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Alloy Wheels


Regular rims do the job of keeping the tyre of the car in place and are found in most base models of all hatchbacks and entry level sedans. So, why is it that alloy rims come as a standard equipment in luxury cars and why aftermarket alloys are fitted into hatches and three boxes. Besides a cosmetic upgrade, Alloys also have hidden mechanics in it. Here is how an alloy works

They come in various designs and are most appealing in chrome. Of course, they are expensive, but, its not just for the looks, they also have a hidden technical advantage over normal iron rims. 

First of all, alloys are made up of lighter and harder metals like magnesium or aluminum, or a mix of both, making them more durable as well. In a number of top-end variants of hatchbacks and executive sedans, alloy wheels come as a part of the package. Sometimes, made out of magnesium instead of Aluminum, and also called ‘Mag’ wheels, they serve the same purpose as an alloy made out of Aluminum would. 

The upside of an alloy rim being harder and lighter improves the fuel efficiency of the car and gobbles up the nasty bumps a whole lot easier. A steel rim would bend if it hits too hard in a pit. Getting the rim straightened so that it does not deform the tyre and can handle a tubeless tyre is surely a waste of time, energy and money.  

Making them lighter and harder are not the only factors that make an alloy rim an important equipment of the car. The heat conduction in an alloy rim is faster than a steel rim. So, the situation of brakes getting overheated and not working gets ruled out. So, not only alloys make the car look good, they do a lot more than that.

The aftermarket also has a plethora of options in alloy wheels. These start from Rs. 9000 for a 12-inch 155 mm wide rim and can go up to as much your pocket can afford. 

A few things that you should keep in mind while buying an alloy wheel in the aftermarket are:

1. Know your car:

Don’t just walk into any shop that deals with alloys. Understanding your car’s dynamics before buying an alloy is very important. Consult your mechanic if you know less about the right set of alloys for your car. While at it, also see what would best fit your tyre than going in for a wider alloy and not changing the tyre. A wider alloy and a thinner tyre would compromise on handling at corners and even may not take the stress the alloy would have to transfer to the tyre.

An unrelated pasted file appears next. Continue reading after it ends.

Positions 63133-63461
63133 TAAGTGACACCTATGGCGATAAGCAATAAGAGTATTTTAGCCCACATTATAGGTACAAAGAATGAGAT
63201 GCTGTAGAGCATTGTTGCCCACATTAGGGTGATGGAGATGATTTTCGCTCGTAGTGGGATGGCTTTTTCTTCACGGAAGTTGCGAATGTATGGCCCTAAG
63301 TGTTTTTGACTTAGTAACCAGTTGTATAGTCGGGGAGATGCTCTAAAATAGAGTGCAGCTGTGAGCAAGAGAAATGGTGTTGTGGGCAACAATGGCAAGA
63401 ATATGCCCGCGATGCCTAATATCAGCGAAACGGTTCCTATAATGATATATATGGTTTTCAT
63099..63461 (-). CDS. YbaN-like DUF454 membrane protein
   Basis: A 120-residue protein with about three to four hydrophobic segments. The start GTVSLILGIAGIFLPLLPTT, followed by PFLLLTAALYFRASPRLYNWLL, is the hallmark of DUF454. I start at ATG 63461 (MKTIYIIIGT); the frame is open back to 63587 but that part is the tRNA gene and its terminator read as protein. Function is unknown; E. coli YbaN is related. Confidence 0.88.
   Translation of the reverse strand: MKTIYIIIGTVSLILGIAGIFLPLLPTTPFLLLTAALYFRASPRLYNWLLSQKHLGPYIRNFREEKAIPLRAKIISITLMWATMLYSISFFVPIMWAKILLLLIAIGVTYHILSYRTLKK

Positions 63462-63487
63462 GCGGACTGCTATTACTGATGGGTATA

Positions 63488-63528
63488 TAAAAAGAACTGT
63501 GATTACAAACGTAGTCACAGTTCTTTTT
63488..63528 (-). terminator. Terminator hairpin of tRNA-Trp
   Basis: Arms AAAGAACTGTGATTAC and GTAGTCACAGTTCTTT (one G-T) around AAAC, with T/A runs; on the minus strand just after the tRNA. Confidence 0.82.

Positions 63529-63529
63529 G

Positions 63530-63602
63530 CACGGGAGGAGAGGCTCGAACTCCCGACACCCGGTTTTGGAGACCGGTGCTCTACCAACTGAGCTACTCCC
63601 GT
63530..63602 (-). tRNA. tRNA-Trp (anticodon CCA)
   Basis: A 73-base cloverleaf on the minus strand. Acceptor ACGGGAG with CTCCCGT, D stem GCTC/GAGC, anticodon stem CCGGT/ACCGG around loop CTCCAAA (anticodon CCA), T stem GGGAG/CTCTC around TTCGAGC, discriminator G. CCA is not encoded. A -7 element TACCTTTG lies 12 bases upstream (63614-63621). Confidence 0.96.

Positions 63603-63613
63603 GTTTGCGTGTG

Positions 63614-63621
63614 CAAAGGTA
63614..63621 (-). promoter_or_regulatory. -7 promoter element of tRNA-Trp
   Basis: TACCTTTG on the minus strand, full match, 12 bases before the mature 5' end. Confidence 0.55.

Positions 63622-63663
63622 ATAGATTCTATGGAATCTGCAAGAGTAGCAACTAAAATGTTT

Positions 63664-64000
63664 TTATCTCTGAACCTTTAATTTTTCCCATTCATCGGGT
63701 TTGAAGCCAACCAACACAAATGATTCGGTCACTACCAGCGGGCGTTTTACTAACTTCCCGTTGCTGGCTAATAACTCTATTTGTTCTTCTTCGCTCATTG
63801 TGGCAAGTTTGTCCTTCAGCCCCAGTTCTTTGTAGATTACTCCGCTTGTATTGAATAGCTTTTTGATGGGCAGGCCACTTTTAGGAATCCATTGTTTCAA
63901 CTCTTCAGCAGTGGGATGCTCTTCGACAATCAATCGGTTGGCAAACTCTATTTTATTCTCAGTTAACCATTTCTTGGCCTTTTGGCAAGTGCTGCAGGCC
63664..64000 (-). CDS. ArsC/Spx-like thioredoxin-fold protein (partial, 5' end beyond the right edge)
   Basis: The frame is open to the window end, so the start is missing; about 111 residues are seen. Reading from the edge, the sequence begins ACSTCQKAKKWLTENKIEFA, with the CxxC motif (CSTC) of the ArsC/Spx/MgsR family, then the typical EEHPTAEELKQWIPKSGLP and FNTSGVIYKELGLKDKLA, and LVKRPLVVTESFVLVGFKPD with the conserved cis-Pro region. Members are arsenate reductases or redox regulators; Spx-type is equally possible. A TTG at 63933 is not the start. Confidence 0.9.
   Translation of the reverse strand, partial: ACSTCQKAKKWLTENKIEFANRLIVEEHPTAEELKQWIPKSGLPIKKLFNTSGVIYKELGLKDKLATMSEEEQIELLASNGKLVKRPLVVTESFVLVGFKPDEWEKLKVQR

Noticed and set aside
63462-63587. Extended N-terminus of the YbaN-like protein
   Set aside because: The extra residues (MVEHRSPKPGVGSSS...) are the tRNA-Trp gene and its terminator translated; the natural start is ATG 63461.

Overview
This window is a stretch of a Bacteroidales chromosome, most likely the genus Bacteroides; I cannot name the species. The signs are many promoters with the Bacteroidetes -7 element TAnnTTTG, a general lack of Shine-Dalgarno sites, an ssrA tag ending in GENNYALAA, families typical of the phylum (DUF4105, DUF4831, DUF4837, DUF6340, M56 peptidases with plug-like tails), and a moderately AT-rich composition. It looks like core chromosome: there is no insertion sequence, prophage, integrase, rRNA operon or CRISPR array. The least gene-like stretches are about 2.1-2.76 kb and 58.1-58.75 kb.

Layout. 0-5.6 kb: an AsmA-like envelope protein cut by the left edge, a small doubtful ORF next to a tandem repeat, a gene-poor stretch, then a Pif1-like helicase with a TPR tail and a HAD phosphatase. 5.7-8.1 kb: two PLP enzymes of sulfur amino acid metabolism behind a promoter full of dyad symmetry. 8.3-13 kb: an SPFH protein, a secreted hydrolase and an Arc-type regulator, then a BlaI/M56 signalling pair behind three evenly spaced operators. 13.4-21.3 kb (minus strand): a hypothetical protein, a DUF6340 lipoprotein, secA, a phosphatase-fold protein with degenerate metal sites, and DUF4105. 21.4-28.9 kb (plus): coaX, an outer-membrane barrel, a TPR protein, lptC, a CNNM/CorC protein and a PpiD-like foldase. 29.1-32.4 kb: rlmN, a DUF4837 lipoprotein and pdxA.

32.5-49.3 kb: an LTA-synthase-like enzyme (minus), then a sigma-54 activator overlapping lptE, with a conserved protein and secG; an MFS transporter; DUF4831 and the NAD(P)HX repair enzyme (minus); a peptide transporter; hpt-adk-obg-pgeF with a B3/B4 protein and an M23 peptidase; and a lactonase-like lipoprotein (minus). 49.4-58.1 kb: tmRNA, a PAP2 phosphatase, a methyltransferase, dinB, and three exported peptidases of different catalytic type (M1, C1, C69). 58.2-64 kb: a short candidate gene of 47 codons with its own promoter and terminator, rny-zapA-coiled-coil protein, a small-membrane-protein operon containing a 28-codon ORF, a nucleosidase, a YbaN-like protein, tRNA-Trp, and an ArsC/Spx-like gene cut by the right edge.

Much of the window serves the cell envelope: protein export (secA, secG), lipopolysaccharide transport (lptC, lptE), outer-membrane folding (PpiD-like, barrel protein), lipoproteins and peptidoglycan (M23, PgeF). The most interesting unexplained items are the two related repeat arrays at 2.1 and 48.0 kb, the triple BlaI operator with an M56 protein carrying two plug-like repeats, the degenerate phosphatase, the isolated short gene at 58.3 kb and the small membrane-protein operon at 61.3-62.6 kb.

2. Know your alloy:

The sacrosanct before buying an alloy is to do a bit of research on them. Look on the internet and talk to experienced people before you go ahead to buy one. Whether a set of four or a set of five would be best for your car, what brand to go for (Indian made, or Chinese) and if the alloy wheels would not compromise on handling or ride. Companies like Aura, Neo etc. have the most reliable set of alloy rims.

3. There is more to Alloys than what meets the eye: While looking at the design of the alloy, also understand how much an alloy would suit your driving conditions. If you have frequent highway trips, prefer an alloy with more less of spokes so that the heat conduction is higher, which is required at high speeds.

4. Don’t put and forget: A little maintenance like wheel alignment, wheel balancing and tyre rotation, just like it would be required for a rim is as important for an alloy. 

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